When he began his college soccer career, Ontario native Alistair Johnston was a do-everything player for St. John’s University. After a couple seasons in New York City, the versatile defender/midfielder decided on a change of scenery. After asking for a release from St. John’s, he had a number of schools interested.
Wake Forest head coach Bobby Muuss already knew that the 5-11, 170-pounder was a talented player. A scouting trip to Canada gave him an even fuller impression of the player Johnston is on and off the field.
“I saw him play pickup with his club team in Canada, just during the Winter,” Muus explained. “I said, ‘this kid’s a leader, this kid’s an unbelievable person.’ He was like a ringleader of everybody, just a great personality. His personality is infectious and people want to be around him, he’s always smiling, he’s got great banter, and he’s a good soccer player.”
Johnston played out his final two years of college eligibility with the Demon Deacons. He had to earn his spot in the lineup for WFU as a junior transfer, but played a massive role for Wake’s College Cup (NCAA final four) squad as a senior.
That saw him earn a first-round Draft pick by Nashville SC. He was one of six players selected in advance of NSC’s first season in Major league soccer. NSC General Manager Mike Jacobs traded up to make sure he’d be able to select the young Canadian, swapping $50,000 in General Allocation Money for Colorado Rapids’ No. 11 slot in the Draft.
“This is a young man that transferred to Wake Forest wanting an opportunity to continue to develop both academically and athletically, and be challenged,” Muuss explained. “He was a reserve, frankly, his junior year as a central midfielder. He got some starts, but mainly a reserve. He made a positional change because of some injuries, and [it turned out well enough that] I thought actually he dropped lower than maybe he should have gone in the Draft.
“He was a ginormous piece of what we’re doing. In college soccer, you lose guys all the time. Someone’s going to have to play that role next year, but he’s not going to be Ally. That’s not saying that we’re not going to be successful, and the person that plays is not going to do a great job with the opportunity, but just the honesty and the soccer IQ that Alistair had, what he brought to the game, with the experience and the maturity. Those intangibles you don’t see a lot of times nowadays. That’s what we’re going to miss.”
The switch from central midfield to the right back position is what gave Johnston his opening. He walked through it, and passed the test with flying colors. While he’s still inexperienced at the position, Muuss sees it as his former pupil’s professional future.
There’s going to be plenty of learning to make the transition to the professional game, of course. Johnston is still learning the intricacies of playing along the backline, and Major League Soccer brings a whole new level of mental challenge from a tactical standpoint.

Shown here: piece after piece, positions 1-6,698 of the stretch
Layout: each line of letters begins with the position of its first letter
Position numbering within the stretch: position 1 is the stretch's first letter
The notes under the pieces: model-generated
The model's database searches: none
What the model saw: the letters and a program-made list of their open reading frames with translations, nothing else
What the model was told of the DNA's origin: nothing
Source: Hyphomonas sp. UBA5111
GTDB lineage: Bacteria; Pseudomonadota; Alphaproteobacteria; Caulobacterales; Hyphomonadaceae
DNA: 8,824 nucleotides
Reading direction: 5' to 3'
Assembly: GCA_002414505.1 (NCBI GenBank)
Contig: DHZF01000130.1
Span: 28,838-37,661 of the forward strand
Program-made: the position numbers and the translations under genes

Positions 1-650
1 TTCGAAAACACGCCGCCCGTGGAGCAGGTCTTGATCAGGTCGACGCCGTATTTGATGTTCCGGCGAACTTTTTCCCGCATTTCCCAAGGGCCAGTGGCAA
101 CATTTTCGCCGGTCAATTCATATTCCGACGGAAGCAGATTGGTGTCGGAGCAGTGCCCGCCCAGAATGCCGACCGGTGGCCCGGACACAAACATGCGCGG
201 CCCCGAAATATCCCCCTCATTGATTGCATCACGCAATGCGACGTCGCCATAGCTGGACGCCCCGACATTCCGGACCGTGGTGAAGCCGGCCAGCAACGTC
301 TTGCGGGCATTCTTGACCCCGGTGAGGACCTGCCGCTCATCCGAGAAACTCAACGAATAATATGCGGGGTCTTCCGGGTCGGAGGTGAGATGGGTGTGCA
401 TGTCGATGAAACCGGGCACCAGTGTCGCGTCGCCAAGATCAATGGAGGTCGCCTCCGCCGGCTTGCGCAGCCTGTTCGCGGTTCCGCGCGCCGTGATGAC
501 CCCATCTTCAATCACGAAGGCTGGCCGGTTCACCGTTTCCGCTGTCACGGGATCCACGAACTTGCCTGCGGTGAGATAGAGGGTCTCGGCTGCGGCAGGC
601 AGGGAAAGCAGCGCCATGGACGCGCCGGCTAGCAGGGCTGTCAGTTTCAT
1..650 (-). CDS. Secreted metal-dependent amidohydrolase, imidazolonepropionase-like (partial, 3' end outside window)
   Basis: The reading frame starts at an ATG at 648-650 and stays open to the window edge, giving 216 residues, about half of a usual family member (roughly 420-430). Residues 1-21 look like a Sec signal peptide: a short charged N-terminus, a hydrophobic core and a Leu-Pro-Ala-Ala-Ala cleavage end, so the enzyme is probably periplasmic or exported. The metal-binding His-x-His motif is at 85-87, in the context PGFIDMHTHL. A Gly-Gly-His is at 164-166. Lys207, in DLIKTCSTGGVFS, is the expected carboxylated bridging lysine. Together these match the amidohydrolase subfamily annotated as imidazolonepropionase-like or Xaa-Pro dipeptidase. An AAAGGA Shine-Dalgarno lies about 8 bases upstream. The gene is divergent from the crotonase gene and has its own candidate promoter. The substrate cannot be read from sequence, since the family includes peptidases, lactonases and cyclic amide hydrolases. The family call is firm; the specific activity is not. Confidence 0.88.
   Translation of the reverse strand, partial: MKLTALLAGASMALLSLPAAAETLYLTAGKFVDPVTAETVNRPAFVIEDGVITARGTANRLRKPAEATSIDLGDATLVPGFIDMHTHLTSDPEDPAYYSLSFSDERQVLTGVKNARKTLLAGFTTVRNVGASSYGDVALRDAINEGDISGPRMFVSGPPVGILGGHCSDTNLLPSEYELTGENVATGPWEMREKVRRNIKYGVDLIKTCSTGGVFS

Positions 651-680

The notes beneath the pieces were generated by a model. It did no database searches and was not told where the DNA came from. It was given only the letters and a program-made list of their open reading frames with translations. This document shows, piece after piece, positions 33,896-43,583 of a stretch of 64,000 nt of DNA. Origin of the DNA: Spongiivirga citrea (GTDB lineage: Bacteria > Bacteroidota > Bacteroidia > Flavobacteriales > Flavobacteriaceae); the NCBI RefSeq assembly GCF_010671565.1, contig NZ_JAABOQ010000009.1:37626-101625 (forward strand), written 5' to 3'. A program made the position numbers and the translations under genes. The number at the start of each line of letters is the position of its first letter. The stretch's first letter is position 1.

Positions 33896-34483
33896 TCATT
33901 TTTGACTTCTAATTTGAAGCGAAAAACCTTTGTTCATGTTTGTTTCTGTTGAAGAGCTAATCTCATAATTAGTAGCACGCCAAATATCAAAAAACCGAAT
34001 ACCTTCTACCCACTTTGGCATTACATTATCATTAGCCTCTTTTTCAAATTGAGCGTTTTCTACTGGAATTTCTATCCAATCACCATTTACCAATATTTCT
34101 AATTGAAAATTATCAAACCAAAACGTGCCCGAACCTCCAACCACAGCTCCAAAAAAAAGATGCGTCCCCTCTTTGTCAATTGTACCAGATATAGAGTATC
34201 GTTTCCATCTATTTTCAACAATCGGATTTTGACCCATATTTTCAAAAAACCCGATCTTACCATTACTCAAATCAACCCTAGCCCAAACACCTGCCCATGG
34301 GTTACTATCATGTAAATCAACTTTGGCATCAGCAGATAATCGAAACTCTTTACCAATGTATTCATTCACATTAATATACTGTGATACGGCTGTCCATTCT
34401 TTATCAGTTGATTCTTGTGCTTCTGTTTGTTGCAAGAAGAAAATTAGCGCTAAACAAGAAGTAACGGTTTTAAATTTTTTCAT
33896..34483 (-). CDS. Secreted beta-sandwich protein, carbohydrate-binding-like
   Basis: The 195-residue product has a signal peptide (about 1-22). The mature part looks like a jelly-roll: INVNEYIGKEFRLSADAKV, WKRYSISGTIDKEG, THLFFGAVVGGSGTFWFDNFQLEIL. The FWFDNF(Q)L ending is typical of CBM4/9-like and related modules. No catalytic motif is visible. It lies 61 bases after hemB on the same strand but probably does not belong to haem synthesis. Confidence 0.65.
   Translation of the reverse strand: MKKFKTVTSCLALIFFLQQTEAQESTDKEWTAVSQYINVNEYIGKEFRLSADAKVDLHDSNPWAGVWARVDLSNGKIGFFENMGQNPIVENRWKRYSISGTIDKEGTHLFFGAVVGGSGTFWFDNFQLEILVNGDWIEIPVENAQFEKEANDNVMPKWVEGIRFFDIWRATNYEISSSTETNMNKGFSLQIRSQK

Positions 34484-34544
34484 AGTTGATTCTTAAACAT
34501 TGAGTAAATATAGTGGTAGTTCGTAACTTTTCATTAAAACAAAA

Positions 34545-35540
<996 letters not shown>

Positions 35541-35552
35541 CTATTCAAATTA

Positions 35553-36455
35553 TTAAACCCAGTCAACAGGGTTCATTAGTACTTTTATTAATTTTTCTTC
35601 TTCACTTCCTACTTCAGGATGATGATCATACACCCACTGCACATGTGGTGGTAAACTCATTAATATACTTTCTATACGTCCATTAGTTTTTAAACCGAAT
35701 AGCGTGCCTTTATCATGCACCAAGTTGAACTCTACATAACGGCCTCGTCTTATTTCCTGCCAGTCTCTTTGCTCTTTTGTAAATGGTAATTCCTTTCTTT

There’s no question that the 21-year old will do everything in his power to not only maintain his peak physical shape, but do the mental work to maximize his chance to stick in MLS for a long time with Nashville SC.
“I think that he’s a right back, I do,” Muuss said. “I feel that he’s right-foot dominant – not in a negative way, he’ll use his left – but he opens up his body very well using his right. I do think just because of his engine and his fitness level, the way he treats himself, the way he eats, the way he recovers, he is a pro’s pro with the way he takes care of and manages his body.
“Physically, he’s going to be fine: he’s a man. He is, he’s a physical specimen and he takes care of his body to be able to prolong and be able to go through the long season. I think he’ll be fine with that. Like I said, he’s a pro’s pro with the way he handles his nutrition, his fitness, his regeneration: he’ll do a great job with that.
“I think he’s still learning the position: When to get forward, how to get forward. He does a great job with does he come inside, does he go outside. Learning a system. Learning the coaching style of what is expected from that position. Obviously, he’s a bigtime student of the game: he’ll watch video all day long if you ask him to. If he has it, you don’t even have to ask him. I do think his timing, his spacing defensively – are they pressing, are they not – with his spacing sometimes he can be a little bit over-aggressive defensively. Just understanding the spacing and the timing in whatever press or whatever system that coach has him playing in.”
Nashville SC’s front office sees a long professional career for Johnston as well, but he’ll have to compete for playing time if he wants to make an impact as a rookie. MLS veteran Eric Miller and former Honduras international Brayan Beckeles started for New York City FC and CD Olimpia (a qualifer for the Concacaf Champions League out of Hionduras) are the more grizzled counterparts at the right back position for the 2020 season in Nashville.
However, given Johnston’s natural athletic ability, work ethic, and intangible factors both on and off the field, there should be little question he’ll reach his fullest potential.
Alistair Johnston photo courtesy Wake Forest Athletics.